draft at DWL:
specifications are approximate and subject to changes in function of the
mood of the designer and the skills of the builder . . .
C19 is a true offshore boat with just the right hull shape for fishing
or family outings.
The proven hull shape with a typical 12 degrees moderate vee is similar
to the boats that Jacques Mertens designed for Pursuit like the Denali
hull: sufficient deadrise to run smoothly in bad weather but moderate
enough to provide good stability at slow speed without the wild roll typical
of deeper vee hulls.
generous freeboard and the classic sheer are also tried and true features
contributing to seaworthiness. This boat will negotiate both head and
following seas with ease.
The self bailing cockpit depth minimum 26" with 12" wide gunwales,
is another important element of safety. Thanks to the freeboard and transom
design, she can be rated to a max. capacity of eight persons (USCG) and
we recommend engines in the 70- to 115 HP range. While stronger than the
typical production fiberglass boat of that size, she is also lighter and
does not require as much HP (or fuel) to cruise at the same speed: a 50
HP will get her on plane.
With 4 persons and gear, rigged with a 70 HP, she will do 30 mph and up
to 36 with a 115 HP.
Those are very conservative figures and with some tinkering and attention
to weight, she will go much faster. The 60 gallons of fuel will give her
the range required for long offshore runs.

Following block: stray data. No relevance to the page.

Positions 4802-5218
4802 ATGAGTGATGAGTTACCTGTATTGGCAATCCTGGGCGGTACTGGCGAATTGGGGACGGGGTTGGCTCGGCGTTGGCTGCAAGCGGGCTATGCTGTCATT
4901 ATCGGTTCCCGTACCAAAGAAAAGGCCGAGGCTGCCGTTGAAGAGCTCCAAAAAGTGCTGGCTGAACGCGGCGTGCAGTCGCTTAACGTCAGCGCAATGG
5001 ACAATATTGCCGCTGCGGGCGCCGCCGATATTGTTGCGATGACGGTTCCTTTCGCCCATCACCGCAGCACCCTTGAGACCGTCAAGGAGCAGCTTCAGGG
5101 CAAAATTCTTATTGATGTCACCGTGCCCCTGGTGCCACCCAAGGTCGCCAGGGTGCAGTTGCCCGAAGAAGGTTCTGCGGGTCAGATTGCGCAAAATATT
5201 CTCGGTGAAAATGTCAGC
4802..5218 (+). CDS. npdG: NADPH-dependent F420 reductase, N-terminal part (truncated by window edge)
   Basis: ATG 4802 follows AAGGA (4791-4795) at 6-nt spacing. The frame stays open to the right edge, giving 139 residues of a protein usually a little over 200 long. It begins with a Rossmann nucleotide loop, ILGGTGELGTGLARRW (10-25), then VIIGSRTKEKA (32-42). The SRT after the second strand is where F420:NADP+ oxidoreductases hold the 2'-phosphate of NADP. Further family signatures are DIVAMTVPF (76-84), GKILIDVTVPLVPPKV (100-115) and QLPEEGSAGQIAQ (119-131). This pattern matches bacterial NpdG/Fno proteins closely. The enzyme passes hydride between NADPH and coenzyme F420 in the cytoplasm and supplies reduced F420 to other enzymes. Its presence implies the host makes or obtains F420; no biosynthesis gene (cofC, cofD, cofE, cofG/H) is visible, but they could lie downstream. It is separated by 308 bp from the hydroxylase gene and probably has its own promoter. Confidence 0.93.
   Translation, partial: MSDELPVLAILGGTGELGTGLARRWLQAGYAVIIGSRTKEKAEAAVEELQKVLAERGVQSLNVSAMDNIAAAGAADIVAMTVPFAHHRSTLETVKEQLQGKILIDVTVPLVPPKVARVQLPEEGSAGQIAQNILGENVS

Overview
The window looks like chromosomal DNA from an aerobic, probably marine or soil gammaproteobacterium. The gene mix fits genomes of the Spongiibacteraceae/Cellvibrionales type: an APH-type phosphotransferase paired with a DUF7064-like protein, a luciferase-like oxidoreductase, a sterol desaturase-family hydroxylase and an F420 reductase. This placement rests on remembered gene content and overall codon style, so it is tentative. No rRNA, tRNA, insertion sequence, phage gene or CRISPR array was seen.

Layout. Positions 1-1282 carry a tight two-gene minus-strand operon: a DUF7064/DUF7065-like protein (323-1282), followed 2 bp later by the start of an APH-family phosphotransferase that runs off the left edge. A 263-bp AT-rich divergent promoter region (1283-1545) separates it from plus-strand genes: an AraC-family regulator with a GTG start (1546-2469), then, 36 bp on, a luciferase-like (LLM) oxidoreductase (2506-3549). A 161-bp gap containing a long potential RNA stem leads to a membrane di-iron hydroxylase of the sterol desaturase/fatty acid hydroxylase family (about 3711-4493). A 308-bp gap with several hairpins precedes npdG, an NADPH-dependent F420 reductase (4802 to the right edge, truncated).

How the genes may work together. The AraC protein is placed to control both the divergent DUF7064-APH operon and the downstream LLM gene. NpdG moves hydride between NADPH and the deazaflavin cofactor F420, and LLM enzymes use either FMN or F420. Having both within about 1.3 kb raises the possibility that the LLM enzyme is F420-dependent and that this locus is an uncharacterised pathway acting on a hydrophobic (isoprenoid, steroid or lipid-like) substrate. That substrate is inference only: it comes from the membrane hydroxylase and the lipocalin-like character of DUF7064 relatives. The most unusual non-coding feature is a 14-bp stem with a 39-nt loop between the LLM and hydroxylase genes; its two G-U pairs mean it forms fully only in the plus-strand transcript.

boats transom is designed for a standard 20" shaft. The transom can
easily be modified to accept other shaft lengths.
construction is epoxy-fiberglass-plywood composite, a second-generation
stitch and glue system designed for efficient and fast building.
This building method combines the ease of stitch and glue (plywood-epoxy)
with the strength, lightweight, longevity and low maintenance of a high
tech composite hull.
The hull material is a fiberglass sandwich with a plywood core.
The builder assembles the hull as a plywood boat first, then build the
outside and inside fiberglass skins to produce a strong composite hull
without all the time consuming woodwork associated with plywood on frame.
We specify high performance directional glass and epoxy. While that type
of fiberglass cost a little bit more, we save on resin and weight.
The bottom panels are more than 3/8" thick: thicker and stronger than
the typical production fiberglass boat in that size.
internal framing is characteristic of a fiberglass or composite boat:
a monocoque structure made of interlocking bulkheads and stringers, tabbed
to the hull and fiberglass chines and keel.
the hull can be built without it, we strongly recommend building her upside
down on a simple jig.
Our jig system is very uncomplicated, self-aligning and economical since
we use the internal framing of the hull as molds. Our jig does not require
all the precautions, alignments or even a perfectly flat floor that are
a must for traditional boat building.
See a complete hull building
all our stitch and glue boats, the C19 is easier to build than other plywood
or fiberglass boats. No woodworking skills or special tools are required.
The plans include all dimensions and some full size patterns to cut all
the hull parts flat on the shop floor. No scarfing required. While she
can be build as a first project, some experience with our building methods
will save time and materials. If you have never build a boat, try our
free canoe plans first.
of the reasons why our boats are easier to build is the level of details